Come on! Let’s see brain-engaged analysis and factual reporting, not mindless propaganda.

  245. Russia must lose, and lose badly. We still have to provide the golden bridge for them to retreat over, and that bridge is the removal of Putin (which, in gangsterland, almost certainly means his death). Putin gone, and a remorseful Russia out of Ukraine.

    Sorry but I think this is a wish list that is very unlikely. The sanctions will hurt us as much as the Russians and Biden is perfectly capable of unleashing a nuclear Iran to make things worse. We are living in a throwback to 1914. I fear the future will be black for a while, at least until 2024. This crew are capable of destroying this country.

  246. That Fukuyama piece reads like completely delusional wishful thinking. Bookmark it for comparison in a week, month, etc.
    Recall some guy from bellingcat said last Sunday was the end of Russian supplies and they’d immediately collapse.
    To paraphrase a joke:
    “I’d like to see Russia sustain this sort of damage for any longer!”
    (Russia easily sustains that much damage.)
    “Ah well nevertheless…”
    (No Russophile here, but the notion of Western academics telling me Russians can’t sustain some level of pain and suffering much longer is just risible.)

  247. “That Fukuyama piece reads like completely delusional wishful thinking. Bookmark it for comparison in a week, month, etc.”

    Done. Should be fun. But the guy will still be cited as an “expert” by the talking heads no matter how wrong he is. Apparently becoming a “made man” as an “expert” these days is a permanent appointment, sort of like being President for Life.

  248. I hate these people so much.
    CBSDavidMartin says that a Pentagon official he talked to this morning said there is no movement of chemical weapons into Ukraine, but the concern is that Russia may move to seize a biomedical research facility, weaponize a pathogen, then blame it on Ukraine & the U.S.

    They’re going to get us all killed, all for relatively small scale corruption in Eastern Europe.

  249. Some abused children crave power and control. It is why politics is the way it is.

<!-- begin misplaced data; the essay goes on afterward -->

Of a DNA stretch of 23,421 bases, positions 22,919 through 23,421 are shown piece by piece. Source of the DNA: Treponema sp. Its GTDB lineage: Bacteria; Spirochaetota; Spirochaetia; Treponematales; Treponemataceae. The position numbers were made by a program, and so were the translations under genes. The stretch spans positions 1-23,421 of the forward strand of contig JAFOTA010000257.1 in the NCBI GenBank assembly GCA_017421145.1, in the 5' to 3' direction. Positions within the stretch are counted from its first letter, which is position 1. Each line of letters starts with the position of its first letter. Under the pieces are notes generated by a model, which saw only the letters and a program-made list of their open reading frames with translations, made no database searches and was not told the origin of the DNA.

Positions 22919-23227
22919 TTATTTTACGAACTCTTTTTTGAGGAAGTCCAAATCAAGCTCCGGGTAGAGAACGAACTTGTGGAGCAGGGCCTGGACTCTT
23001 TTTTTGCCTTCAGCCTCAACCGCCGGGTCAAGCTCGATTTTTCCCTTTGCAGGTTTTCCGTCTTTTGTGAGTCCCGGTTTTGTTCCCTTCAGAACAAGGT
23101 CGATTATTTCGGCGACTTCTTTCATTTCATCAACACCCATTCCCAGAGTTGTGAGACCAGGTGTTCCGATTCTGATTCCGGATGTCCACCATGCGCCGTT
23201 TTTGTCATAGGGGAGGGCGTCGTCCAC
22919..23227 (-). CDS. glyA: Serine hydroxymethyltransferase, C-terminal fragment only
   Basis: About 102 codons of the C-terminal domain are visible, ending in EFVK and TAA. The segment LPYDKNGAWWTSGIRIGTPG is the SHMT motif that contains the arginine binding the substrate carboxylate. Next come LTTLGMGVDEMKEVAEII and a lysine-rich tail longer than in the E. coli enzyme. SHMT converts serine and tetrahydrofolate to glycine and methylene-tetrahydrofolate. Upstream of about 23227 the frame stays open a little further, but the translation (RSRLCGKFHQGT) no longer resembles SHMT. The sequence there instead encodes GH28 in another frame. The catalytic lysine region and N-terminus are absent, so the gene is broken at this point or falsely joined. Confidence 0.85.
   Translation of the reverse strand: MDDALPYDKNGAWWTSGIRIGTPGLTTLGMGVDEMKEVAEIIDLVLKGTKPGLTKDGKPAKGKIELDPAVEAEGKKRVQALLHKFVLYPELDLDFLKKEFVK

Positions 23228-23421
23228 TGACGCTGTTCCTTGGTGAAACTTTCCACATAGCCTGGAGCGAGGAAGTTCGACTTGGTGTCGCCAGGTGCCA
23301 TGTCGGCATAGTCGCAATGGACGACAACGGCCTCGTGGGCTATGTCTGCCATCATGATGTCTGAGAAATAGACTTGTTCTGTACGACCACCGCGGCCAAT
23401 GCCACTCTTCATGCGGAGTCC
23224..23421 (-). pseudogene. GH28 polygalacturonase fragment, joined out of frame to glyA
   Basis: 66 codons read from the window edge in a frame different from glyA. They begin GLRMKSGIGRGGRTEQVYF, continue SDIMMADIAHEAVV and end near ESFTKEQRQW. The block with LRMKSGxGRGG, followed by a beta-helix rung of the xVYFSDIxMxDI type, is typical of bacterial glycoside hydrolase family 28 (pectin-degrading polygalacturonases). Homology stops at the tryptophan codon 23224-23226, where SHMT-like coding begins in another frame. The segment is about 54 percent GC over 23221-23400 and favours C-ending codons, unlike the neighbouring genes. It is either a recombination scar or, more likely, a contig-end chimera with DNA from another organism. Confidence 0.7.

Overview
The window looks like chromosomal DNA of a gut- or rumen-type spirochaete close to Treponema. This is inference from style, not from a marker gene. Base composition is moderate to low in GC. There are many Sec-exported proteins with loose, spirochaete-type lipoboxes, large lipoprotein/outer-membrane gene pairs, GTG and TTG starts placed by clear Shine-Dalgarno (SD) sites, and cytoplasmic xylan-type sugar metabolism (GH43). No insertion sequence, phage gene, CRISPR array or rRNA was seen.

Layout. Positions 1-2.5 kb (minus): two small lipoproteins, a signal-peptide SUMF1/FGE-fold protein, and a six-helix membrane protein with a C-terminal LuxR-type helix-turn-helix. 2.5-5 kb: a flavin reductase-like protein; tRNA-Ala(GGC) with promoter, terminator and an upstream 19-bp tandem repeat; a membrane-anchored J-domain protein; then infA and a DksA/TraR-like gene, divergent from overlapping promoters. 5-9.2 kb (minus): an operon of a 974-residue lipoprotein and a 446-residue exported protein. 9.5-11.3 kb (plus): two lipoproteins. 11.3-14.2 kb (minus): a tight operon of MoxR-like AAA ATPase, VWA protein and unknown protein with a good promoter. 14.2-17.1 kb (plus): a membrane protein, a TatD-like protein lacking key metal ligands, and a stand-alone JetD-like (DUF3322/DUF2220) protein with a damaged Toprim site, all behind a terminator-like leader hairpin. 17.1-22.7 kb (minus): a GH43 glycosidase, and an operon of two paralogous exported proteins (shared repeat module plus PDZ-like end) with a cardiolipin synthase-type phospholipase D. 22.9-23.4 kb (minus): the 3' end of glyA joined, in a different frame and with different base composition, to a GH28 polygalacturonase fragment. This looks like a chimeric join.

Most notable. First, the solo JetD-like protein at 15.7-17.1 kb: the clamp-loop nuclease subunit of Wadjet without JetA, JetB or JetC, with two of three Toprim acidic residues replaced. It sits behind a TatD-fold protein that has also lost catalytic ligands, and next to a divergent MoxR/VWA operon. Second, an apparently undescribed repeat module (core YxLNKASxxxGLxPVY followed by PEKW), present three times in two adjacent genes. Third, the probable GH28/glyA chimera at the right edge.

Anyone who wants to be President isn’t qualified to be President.

  250. “but compared to Ukraine their forces are massive – not just in manpower but in effectively endless”
    Wrong on both counts. They have committed all of their reliable forces, those that are left will be rear echelon types and essentially untrained conscripts with equipment that has been in storage for god alone knows how long. I wouldn’t want to bet my life that 30 year old Soviet tires are better than new Chinese. Why haven’t they committed their air power in an effective way? As I said, if they could they would, since they don’t, they can’t.

    What Putin is shortest of is time. Russians may think they’re winning and and it’s worth it, given enough time, they might win. How long will the sentiment that it’s been worth it prevail as the fact that they have suffered tens of thousands of deaths so far starts to filter out? As it will, even if they do remove themselves from the internet. Putin’s real power base is the oligarchs. I doubt that they will be happy to be confined to Russia, that’s not where they intended to spend the money they’ve stolen. A desperate Putin is very dangerous, the question is whether there is anything to limit his more insane and vindictive impulses.

  251. Russia must lose, and lose badly. We still have to provide the golden bridge for them to retreat over, and that bridge is the removal of Putin (which, in gangsterland, almost certainly means his death). Putin gone, and a remorseful Russia out of Ukraine.

    So in other words, our goal in this war between two foreign countries is regime change in the one that hasn’t been bribing a swarm of American politicians and employing their children in lucrative make-work jobs. Noted.

    I’m sure those bribes haven’t had anything to do with the massive turn-key propaganda operation that began in the West immediately after Russia invaded, right? Meanwhile, the Chinese genocide against the Yoo-gers continues with little notice and few complaints.

    But I’m sure there would be similar sanctions against China if they invaded Taiwan, right? I know Apple would immediately stop selling products in China, for exam…oh, never mind. But of course the US government would immediately stop allowing Chinese products such as medicines and other things no longer made in America into the country…um…